Dubbo mayor drives fully electric Nissan Leaf, powered by the sun | RenewEconomy

Dubbo mayor drives fully electric Nissan Leaf, powered by the sun

NSW city of Dubbo claims to have “Australia’s first” fully electric mayoral vehicle, a Nissan Leaf that is charged daily by the mayor’s home solar system.


One Step Off The Grid

The mayor of the NSW city of Dubbo has laid claim to being the first in Australia to drive a fully electric mayoral car after his council invested in a Nissan Leaf just before Christmas.

The $27,999 LEAF is the third electric vehicle for Dubbo Mayor Mathew Dickerson – following on from a Mitsubishi Outlander, and before that a Holden Volt – but the first to be 100 per cent electric, with no back-up petrol engine.

leaf dubbo


This time last year, when Dickerson switched to the HEV Mitsubishi Outlander, he told the local paper that the nature of his job was “perfectly suited” to EVs, with the majority of car trips being made within the local government area, most of them 5km trips.

This year, however, Dickerson told OneStep he felt it was time to make “the next logical step” to an electric-only vehicle.

“The 170km range may seem limiting but it is a rare day when I would do more than (a total of) 40km travel in the city of Dubbo to undertake my duties as Mayor,” he told OneStep in an email.

“I also believe that it is important that leaders show leadership in a community and reducing pollution should be important in every community.”

Cr Dickerson said he planned to charge the car on a daily basis, using his home solar system – although considering the car’s range he also had the option of going for three or four days without plugging it in.

“I have a 10kW solar array at my home and I only ever charge the car at home so, in effect, the sun is powering the Mayoral vehicle.

“The technical reality is that my solar panels send electricity into the grid but a 10kW solar array produces dramatically more power than my household needs – including the power required by the LEAF – so in effect there is no additional carbon being burned to create the electricity for my LEAF.”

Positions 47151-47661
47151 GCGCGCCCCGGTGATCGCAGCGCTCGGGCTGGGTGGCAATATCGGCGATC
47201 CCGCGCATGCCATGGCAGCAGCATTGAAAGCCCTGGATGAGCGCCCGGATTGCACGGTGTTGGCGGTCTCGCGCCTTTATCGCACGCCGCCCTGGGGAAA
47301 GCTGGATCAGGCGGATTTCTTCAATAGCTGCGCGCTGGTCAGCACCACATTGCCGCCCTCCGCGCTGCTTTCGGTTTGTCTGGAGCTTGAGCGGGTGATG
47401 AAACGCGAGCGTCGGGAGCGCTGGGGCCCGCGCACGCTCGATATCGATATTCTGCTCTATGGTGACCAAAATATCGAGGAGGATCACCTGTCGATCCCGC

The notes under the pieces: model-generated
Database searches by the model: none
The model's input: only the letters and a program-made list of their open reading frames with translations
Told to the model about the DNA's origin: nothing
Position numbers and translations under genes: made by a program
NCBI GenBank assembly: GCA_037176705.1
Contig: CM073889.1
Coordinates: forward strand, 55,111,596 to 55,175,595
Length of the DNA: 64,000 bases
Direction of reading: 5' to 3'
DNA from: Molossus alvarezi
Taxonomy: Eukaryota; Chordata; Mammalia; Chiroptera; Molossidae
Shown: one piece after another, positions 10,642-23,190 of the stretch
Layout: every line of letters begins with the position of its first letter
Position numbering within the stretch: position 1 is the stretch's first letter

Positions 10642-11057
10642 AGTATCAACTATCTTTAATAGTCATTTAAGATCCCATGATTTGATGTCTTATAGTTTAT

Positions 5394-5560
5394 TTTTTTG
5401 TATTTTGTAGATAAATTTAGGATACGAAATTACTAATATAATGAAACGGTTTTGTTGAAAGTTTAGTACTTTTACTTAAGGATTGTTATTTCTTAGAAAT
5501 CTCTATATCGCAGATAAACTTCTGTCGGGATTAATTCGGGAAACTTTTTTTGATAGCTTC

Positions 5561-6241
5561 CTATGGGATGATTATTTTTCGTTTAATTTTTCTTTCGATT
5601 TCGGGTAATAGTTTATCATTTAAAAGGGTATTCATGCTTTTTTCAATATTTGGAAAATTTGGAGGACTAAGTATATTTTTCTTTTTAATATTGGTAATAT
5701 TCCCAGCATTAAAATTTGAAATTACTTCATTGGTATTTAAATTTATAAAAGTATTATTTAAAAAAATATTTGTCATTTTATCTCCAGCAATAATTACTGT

“Having an electric car in the fleet also helps promote their use as practical, efficient and good for the environment,” Dickerson told the local paper.

“As the use of electric cars increases companies will be encouraged to invest further to continually improve the technology.”

According to Dickerson, Dubbo is Australia’s first council to use a Nissan LEAF as a mayoral vehicle. And although it is certainly not the first to incorporate FEVs into its fleet, Dubbo also claims to be the first in the nation to have adopted a hybrid EV, with the Holden Volt in 2013.

“Sydney council has ten Nissan LEAF vehicles. There was a photo of lord mayor Clover Moore in one of the cars but it wasn’t her official mayoral vehicle,” he said.

Dickerson also notes that people in his electorate continue to be amazed at how quiet the LEAF is and how smooth it drives.

“People with V8s would also be amazed by the acceleration,” he said.

Council’s fleet management policy is for the mayoral vehicle to be replaced every year but Cr Dickerson said in 2016 when it was time for the LEAF to be replaced it would likely be used as a staff car.